by dr_banuska  11 Jul 2009 Myself and the dog climbed Anglesey as part of a 5 summit hike in the Cooleys (the other 4 being Clermont, Black Mountain NE Top, Clermont Cairn and Carnavaddy in that order). I parked at the same pub car park as eflanaga - thanks for the tip! Was a bit wary about leaving the car there for so long and not even buying one drink but I didn't have any problems. I followed the same route: uphill and around to the first crossroads, take right and uphill towards the Co. Armagh border. Just before the border, which is marked by a stream, there is a forest track on the left. I followed this and then after a short distance when the track curves round to the right, I crossed a wire fence and started making my way up across open hillside. As eflanaga says, there is a wall which I followed for a while until it and the forest curve off to the right (west). I found this mountain deceptively tough going I must say, maybe because it was the first summit of the day, but I kept thinking the summit was in sight only to find higher slopes kept emerging. The terrain is pretty tough though and I found it best to keep to my right as there was less undergrowth, until I met a wire fence that brought me pretty much to the summit. I actually didn't even spot the small cairn at first, and as others have said it's clear that a rocky outcrop a little beyond it is the true summit. The views are great from this hill: even from the lower slopes there are great views across Carlingford Lough towards Warrenpoint and the High Mournes beyond. As you progress upwards the views open out to include Slieve Foye and interesting views towards Camlough Mountain and the lower eastern hills of the Ring of Gullion, then Slieve Gullion itself and finally the surprisingly welcome sight of the transmitter on Clermont Cairn. I could even make out the Belfast hills and the distinctive profile of Slieve Gallion in the Sperrins, and maybe even a narrow slither of Lough Neagh. Anglesey was a nice start point for my multi-summit hike, only thing was there was a long road walk back to the car when I finally made it down from Carnavaddy.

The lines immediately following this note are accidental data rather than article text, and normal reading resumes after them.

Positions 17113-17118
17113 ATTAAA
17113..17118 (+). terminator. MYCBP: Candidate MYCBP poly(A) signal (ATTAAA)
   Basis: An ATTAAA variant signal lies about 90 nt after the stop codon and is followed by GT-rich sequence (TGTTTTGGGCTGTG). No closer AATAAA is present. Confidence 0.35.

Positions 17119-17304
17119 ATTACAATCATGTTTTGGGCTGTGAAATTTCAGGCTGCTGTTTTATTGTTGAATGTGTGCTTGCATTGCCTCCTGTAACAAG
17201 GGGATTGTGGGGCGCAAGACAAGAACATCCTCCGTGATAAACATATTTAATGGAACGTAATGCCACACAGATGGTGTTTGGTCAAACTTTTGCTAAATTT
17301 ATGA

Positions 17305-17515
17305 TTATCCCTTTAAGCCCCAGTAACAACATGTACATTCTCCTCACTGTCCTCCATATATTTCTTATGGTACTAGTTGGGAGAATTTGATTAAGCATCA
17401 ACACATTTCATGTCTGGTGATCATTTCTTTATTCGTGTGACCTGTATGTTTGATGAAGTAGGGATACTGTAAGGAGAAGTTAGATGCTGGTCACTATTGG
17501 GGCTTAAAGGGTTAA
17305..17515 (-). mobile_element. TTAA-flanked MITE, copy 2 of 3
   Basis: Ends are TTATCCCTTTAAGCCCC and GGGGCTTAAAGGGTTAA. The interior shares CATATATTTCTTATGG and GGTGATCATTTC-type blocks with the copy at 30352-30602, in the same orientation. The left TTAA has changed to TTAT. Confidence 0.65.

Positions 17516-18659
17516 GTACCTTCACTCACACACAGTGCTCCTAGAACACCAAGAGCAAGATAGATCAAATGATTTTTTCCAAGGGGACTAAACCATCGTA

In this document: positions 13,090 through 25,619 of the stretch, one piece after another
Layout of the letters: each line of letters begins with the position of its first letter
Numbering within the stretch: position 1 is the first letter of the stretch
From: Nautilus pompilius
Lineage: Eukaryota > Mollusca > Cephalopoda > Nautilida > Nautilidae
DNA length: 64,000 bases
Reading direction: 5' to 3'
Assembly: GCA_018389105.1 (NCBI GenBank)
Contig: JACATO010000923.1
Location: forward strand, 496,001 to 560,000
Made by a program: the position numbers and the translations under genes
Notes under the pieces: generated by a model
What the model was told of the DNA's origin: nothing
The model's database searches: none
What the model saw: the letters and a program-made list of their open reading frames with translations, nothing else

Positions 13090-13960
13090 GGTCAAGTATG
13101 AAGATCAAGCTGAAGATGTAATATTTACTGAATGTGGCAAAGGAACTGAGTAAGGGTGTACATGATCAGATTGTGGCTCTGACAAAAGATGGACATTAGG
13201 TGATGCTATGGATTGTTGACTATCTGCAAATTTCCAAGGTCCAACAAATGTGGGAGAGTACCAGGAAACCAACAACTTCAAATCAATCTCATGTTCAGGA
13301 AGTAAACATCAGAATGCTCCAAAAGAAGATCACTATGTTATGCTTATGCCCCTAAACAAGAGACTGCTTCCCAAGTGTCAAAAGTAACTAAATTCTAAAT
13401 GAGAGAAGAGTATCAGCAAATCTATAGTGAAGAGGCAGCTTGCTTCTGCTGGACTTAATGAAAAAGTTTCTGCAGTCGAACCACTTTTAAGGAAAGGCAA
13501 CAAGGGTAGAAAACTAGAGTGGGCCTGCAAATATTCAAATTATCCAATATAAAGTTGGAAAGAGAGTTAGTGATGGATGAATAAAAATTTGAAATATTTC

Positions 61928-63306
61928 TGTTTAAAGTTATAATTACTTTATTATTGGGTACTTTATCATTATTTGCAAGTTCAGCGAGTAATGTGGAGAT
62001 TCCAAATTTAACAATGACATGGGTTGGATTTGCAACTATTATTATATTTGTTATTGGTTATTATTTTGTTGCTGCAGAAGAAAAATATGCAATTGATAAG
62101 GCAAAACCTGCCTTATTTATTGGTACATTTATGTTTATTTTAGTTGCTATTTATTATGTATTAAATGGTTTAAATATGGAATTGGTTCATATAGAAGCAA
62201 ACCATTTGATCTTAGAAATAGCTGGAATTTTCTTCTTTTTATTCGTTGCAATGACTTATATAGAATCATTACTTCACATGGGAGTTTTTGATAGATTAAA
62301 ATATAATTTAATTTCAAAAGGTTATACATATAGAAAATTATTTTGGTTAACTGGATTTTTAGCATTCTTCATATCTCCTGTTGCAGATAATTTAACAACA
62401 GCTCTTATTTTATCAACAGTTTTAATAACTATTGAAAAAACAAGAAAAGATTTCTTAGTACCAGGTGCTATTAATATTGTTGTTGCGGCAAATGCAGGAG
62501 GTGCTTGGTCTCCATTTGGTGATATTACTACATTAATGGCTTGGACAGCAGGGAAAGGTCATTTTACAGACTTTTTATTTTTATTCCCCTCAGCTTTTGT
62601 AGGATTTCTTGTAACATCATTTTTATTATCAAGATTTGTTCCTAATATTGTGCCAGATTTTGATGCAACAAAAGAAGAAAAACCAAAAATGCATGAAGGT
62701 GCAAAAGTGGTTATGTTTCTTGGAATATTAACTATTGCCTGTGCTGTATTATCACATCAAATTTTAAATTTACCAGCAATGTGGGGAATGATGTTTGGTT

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MountainViews.ie Picture about mountain Anglesey Mountain in area Cooley/Gullion, Ireland